A very revealing study was done, leading to a book detailing how 300 churches went from declining or dying, to growing. In Comeback Churches, written by Ed Stetzer and Mike Dodson, there is a list of 30 different barriers to church growth. Having received permission from the publisher (B&H Publishing Group), I would like to discuss a different barrier each week.
“People think of fasting as being for themselves.”
“Moreover when ye fast, be not, as the hypocrites, of a sad countenance: for they disfigure their faces, that they may appear unto men to fast. Verily I say unto you, They have their reward. But thou, when thou fastest, anoint thine head, and wash thy face; That thou appear not unto men to fast, but unto thy Father which is in secret: and thy Father, which seeth in secret, shall reward thee openly.” – Matthew 6:16-18
“Wherefore have we fasted, say they, and thou seest not? wherefore have we afflicted our soul, and thou takest no knowledge? Behold, in the day of your fast ye find pleasure, and exact all your labours.” – Isaiah 58:3ff
One of the great tools of prayer is fasting. But before we go off too quickly and label it as a “tool” or a “key” to answered prayer and holiness, consider the motive behind it.
Why do people fast? Why do people abstain from food or drink when they pray. Honestly, many do it only to either be seen by men, or to be thought more highly of by God. Neither are proper motivations for fasting.
It’s all about me…
In today’s church culture there are many who promote various ways and means to health, wealth, and spiritual success. You know the type – they’re constantly begging for you to sow a “seed of faith” into their ministries (or should I say “scams” and “snake oil factories?”). There are even those who promote fasting as a way to becoming more holy (then offer a book in exchange for a gift of any amount above $20).
The real problem with all of that is the fact that it preys on the flesh, the sinful tendency to think of “self” more than the will of God. It may help a televangelist get rich when you sow a “seed,” but it won’t bring you closer to God if you are expecting a hundred-fold return on your “investment.” When it’s “all about me,” God is not glorified.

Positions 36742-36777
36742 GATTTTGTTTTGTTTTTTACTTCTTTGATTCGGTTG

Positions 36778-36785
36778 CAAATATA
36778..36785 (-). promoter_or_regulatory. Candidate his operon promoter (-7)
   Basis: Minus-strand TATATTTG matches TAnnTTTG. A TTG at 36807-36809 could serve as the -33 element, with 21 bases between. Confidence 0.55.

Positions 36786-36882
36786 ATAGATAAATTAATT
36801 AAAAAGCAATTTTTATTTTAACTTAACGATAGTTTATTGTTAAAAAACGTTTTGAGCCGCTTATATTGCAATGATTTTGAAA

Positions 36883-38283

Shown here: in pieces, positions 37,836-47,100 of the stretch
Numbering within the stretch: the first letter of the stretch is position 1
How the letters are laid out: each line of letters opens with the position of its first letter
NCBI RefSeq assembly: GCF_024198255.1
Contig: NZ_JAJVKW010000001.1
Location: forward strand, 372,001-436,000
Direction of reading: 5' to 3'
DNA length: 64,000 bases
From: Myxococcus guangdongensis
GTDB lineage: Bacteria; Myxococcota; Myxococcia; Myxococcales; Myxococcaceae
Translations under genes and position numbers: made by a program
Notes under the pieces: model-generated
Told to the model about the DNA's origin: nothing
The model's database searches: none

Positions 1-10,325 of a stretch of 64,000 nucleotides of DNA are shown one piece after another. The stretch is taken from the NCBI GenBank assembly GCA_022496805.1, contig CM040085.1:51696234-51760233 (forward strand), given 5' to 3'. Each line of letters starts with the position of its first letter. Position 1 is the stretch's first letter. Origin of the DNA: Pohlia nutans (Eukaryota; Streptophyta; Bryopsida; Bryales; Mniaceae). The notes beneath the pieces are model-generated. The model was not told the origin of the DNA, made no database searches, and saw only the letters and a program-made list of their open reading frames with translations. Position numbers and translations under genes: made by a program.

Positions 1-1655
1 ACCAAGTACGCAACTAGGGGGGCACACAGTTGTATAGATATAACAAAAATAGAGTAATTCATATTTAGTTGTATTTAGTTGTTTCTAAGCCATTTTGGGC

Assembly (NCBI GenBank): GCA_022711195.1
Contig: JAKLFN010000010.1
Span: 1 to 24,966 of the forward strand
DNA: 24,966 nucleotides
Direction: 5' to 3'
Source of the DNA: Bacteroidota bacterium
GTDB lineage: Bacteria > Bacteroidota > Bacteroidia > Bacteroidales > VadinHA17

Not a means to an end…
Without getting into a long study of the topic of fasting, let’s just say that most fasting is done for the wrong reasons. Look at the rest of the verses in Isaiah 58, for example. It was not that the people were avoiding fasting; they were even abusing themselves. Yet, God was not pleased. He was not interested in their fastings. He wanted their hearts.
There are so many ways the church could benefit if we would seek the heart of God, not our own desires. If we sought after God with a pure heart, asking Him to burden us with a desire for the lost and broken, fasting would come naturally. Most examples of fasting in the Bible were not begun with intent, but were the result of brokenness. Most of the time the fast was the result of one’s lack of desire for anything other than hearing from God. How different is that from the modern Christian who gives up a meal or two and expects, in return for their great sacrifice of earthly pleasure, an answer to a selfish prayer?
Fasting should never be a means to an end. It should be the natural result of one who can find no pleasure, no solace, no comfort in anything other than a word from the Bread of Life. Anything else borders on an attempt to manipulate the King of Glory into feeling sorry for us. What’s worse, fasting as a means to an end for a request which is intended to be “consumed upon [our] lusts” is no different than self-mutilization or witchcraft.
God will not grow a church that seeks to glorify itself or seek its own desires, especially if it attempts to bribe God in the process.
- Barriers to Church Growth #7 (Self-honoring Giving) (therecoveringlegalist.com)
- Barriers to Church Growth. #2 (therecoveringlegalist.com)
One response to “Barriers to Church Growth #8 (Selfish Fasting)”
I appreciate your perspectives on fasting and yes, fasting is not about us, but rather about a focus on God and our relationship with Him. As a young Christian in the early 1980s my church encouraged a weekly fast with no food for at least 24 hrs. I complied, quietly, and found it a benefit as I felt a closer presence to God. But this was temporal, and I didn’t know how to use this experience to benefit my Christian walk, it just made me feel more spiritual.
As I matured in my Faith I came across a book on fasting by Jentezen Franklin about how to harness this relationship and use it for God’s glory. Today I look at fasting as a synergetic accomplice to prayer to achieve the impossible (Matthew 17:21). As Christians and as a Church we are called to be a witness by utilizing the power which God provides (Acts 1:8). Fasting with prayer will empower us to do remarkable things in the Name of Christ with the focus on Him and on those who need Him. Then we will see growth in our personal development and the size of our Churches.